Morning Midnight is the story of two individuals living on the outside who have brought themselves in. A duo whose music will make you feel every emotion like it was the first time, with hook-filled melodies that bring a familiar comfort weaving alongside a lyricism that creates a longing for introspection.
Head Rolls Off - Frightened Rabbit (Jay)
When I hit 16 there were a handful of artists that really had a profound effect on me and my outlook on art and the creative process in general, and Frightened Rabbit was one of those bands. What really blew my mind with 'Midnight Organ Fight’ was how it could be so gut wrenchingly sad whilst also being triumphant. The production had this scrappiness and rawness to it, but the music was epic sounding and the lyrics explored these dark and heavy themes. It made me feel a way I still don’t quite understand to this day.
Brothers on a Hotel Bed - Death Cab for Cutie (Jay)
Another artist i’ve been listening to since I was 16, ‘Brothers’ probably has my favourite instrumental of all time. Those first 90 seconds always take me to the same place, before Ben quietly pours his heart on growing old.
Small Hours - John Martyn (Jay)
Unlike the previous two artists, I got into John Martyn really late. I remember being on tour and our guitar tech showed me a live version of this track and it left me dumbstruck. I loved how John was a jack the lad and talked between songs like he was just down the pub with his pals, then would go off on a 9 minute odyssey of reverb soaked guitar and heartfelt lyrics.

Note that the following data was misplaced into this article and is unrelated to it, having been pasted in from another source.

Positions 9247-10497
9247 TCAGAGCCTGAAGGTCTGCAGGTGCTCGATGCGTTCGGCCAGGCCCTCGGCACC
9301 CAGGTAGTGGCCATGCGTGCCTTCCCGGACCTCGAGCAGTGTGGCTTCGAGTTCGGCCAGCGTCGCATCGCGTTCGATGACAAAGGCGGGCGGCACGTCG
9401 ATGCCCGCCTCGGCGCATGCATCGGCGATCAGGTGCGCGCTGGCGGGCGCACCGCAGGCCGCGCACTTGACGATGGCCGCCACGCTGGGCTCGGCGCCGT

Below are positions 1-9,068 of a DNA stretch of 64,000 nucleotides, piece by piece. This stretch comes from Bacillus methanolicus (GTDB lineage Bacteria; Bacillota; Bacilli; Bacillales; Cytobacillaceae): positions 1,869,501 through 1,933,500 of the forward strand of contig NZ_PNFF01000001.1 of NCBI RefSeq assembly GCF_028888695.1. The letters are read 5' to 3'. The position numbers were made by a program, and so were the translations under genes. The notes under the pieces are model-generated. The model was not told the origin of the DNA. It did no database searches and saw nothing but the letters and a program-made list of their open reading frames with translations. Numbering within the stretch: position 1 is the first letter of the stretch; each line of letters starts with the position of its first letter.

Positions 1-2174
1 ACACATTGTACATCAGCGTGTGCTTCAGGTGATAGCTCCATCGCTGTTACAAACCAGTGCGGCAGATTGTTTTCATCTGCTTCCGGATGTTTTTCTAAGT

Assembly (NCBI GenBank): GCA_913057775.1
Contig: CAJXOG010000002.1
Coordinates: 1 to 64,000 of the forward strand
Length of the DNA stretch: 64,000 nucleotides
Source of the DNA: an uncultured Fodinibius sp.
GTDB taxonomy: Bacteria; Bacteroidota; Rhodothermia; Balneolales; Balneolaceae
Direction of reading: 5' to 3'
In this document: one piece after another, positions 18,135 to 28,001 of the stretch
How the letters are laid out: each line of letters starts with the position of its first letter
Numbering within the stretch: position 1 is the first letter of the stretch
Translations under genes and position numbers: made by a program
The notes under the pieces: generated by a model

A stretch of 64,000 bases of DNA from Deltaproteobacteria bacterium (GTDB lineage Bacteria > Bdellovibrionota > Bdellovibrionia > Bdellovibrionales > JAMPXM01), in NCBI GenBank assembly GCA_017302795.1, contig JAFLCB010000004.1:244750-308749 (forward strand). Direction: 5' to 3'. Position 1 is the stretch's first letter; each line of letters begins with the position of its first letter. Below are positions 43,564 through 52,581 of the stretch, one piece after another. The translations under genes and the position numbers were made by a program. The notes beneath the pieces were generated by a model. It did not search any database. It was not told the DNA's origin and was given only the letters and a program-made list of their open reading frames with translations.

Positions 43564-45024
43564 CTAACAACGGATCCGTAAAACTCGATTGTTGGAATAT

Nowhere Man - The Beatles (Jay)
Growing up on Merseyside, I’ve been listening to The Beatles for as long as I can remember. It’s constantly changed over the years, but ‘Rubber Soul’ is probably my favourite Beatles record and ’Nowhere Man’ has always been the song that’s resonated with me the most.
Re:Stacks - Bon Iver (Jay)
Realistically it’s the song that made me want to write my own songs. What was so inspiring about ‘For Emma, Forever Ago’ was how simple it was, just a guy with his acoustic guitar with something to say. It felt so intimate and earnest yet not self-serious, and importantly it made songwriting feel accessible to someone like me, a young lad from Liverpool trying to find his way in the world.
Every Little Kiss - Bruce Hornsby (Jess)
Jordan introduced me to Bruce Hornsby’s music when I first met him, I’d heard ‘The way It Is” before but didn’t really know his other songs. I fell in love with it straight away and he’s definitely been a big influence on my piano playing since then.
Hey Stephen - Taylor Swift (Jess)
Taylor’s ‘Fearless’ album came out when I was thirteen and I was completely obsessed with it. I spent my lunch times at school learning all the songs off it in the music rooms. When I met Jordan five years later we bonded off a shared love of this album and this song in particular, it was always my favourite.
Moth - Burial, Four Tet (Jess)
I’m so glad this songs finally on Spotify after being released ages ago. I’m just in awe of it really, I love how hypnotic the synth line is.
You’ve Got The Love (Jamie xx Rework) - Florence + The Machine, Jamie xx, The xx (Jess)
I’m a huuuuge Jamie xx fan and this is the first song of his I heard. That drop with Florence’s vocal sample is just insane!
Terrapin - Bonobo (Jess)
I first heard Bonobo’s music when I started college. I was already into electronic music but this was the first thing I’d heard that was more chilled out and organic sounding and it just completely blew my mind. His music has definitely been a big influence on me.